• Web-supported textbook courses are based on specific textbooks. Students read and reflect the chapters by themselves. Review questions, topics for discussion, exercises, case studies, etc. are given chapterwise on a website and discussed with the lecturer. Class meetings may be held to discuss matters in a chatroom, for example.[2]
  • Peer-to-peer courses are courses taught "on-demand" and without a prepared curriculum. A new field of online education has emerged in 2007 through new online education platforms.

Communication and Interaction

Students in virtual education typically acquire knowledge in a uni-directional manner first (e.g. by studying a video, reading a textbook chapter). Subsequent discussions of problems, solving exercises, case studies, review questions, etc. help the students to understand better what they learned before. Electronic media like a discussion forum, chat room, voice mail, e-mail, etc. are often employed for communication.

Homework assignments are normally submitted electronically, e.g. as an attachment to an e-mail. When help is needed, lecturers, tutors, or fellow students, or a help desk are available, just like in a real university. The difference is that all communication goes via electronic media.


Most virtual study programs use an e-learning platform (learning management system – LMS) to administer students and courses and to provide learning content. Examples of such systems are WebCT, Moodle, eFront and ATutor; there are also propriotary e-learning platforms like Tooling University.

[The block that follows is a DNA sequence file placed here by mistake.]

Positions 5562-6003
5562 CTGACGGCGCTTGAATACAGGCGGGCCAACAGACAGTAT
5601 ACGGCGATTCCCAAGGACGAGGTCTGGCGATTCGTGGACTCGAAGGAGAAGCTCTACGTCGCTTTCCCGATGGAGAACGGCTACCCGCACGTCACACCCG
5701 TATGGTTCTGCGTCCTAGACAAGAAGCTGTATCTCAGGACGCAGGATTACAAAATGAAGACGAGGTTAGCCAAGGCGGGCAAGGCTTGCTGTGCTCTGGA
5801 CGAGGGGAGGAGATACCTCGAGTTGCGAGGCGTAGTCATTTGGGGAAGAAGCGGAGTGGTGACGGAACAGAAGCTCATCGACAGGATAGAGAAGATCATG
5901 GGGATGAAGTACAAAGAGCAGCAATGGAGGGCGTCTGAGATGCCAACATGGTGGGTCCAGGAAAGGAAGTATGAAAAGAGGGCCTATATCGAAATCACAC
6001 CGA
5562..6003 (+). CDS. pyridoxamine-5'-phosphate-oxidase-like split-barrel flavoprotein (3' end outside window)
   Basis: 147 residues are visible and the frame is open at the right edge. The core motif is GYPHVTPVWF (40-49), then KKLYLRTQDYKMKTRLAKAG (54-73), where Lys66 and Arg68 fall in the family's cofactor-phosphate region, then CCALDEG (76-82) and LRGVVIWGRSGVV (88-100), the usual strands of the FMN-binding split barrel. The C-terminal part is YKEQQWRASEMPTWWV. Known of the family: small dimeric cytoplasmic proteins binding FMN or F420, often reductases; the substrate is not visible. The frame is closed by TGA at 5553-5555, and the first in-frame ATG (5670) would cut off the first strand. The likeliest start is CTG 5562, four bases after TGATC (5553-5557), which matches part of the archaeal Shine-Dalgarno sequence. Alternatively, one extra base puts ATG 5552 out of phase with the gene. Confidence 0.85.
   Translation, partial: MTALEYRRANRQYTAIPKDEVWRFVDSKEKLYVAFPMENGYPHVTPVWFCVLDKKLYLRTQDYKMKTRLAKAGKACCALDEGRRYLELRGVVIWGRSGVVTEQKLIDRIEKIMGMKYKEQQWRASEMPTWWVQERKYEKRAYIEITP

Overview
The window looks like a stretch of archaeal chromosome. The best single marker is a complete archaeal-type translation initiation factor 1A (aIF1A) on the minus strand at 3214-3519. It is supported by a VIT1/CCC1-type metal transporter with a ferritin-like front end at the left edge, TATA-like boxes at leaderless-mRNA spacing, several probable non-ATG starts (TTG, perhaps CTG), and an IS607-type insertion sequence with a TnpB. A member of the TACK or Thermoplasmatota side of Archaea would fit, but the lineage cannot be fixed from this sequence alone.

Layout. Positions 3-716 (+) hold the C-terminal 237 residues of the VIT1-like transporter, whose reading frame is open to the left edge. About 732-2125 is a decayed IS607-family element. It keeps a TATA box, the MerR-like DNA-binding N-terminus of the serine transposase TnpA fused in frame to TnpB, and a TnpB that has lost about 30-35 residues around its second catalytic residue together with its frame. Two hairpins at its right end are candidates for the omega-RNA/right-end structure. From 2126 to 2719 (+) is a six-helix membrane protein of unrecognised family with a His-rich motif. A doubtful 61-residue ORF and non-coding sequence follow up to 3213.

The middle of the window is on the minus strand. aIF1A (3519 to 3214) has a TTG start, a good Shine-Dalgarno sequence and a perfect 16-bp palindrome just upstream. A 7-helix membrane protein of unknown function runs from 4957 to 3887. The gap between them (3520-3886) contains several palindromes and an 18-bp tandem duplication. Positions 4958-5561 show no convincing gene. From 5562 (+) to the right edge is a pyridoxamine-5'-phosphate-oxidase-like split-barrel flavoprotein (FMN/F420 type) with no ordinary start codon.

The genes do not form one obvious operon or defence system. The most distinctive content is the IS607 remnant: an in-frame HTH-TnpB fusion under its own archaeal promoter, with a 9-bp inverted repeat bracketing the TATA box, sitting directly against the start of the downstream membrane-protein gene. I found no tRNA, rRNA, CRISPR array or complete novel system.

• Second Life has recently become a virtual classroom for major colleges and universities, including Princeton, Rice University, University of Derby (UK), Vassar, the Open University (UK),[3]. In 2007 Second Life started to be used for foreign language tuition [4]. Both Second Life and real life language educators have begun to use the virtual world for language tuition. English (as a foreign language) has gained a presence through several schools, including the British Council], which has focused on the Teen Grid. Spain’s language and cultural institute, the Instituto Cervantes has an island on Second Life.[5] A list of educational projects (including some language schools) in Second Life can be found on the SimTeach site.[6]
  • WebEx is also increasingly used as an online learning platform and classroom for a diverse set of education providers such as Fox School of Business for Templer University, Grades Grow, Minnesota State Colleges and Universities, and Sachem.[7] Webex is a Cisco Web Meetings and Collaboration Solution.[8] The platform has worked for educational institutions because of real time collaboration using an interactive whiteboard, chat, and VOIP technology that allows audio and video sharing. In distance learning situations, while replacing the classroom with features, institutions have also looked for security features which are inherently strong in a Cisco powered collaboration environment. The downside is that Webex is not a free platform.

1. Wikipedia
2. http://banjarcyberschool.blogspot.com/2008/01/cyber-school-di-kota-banjar-suatu.html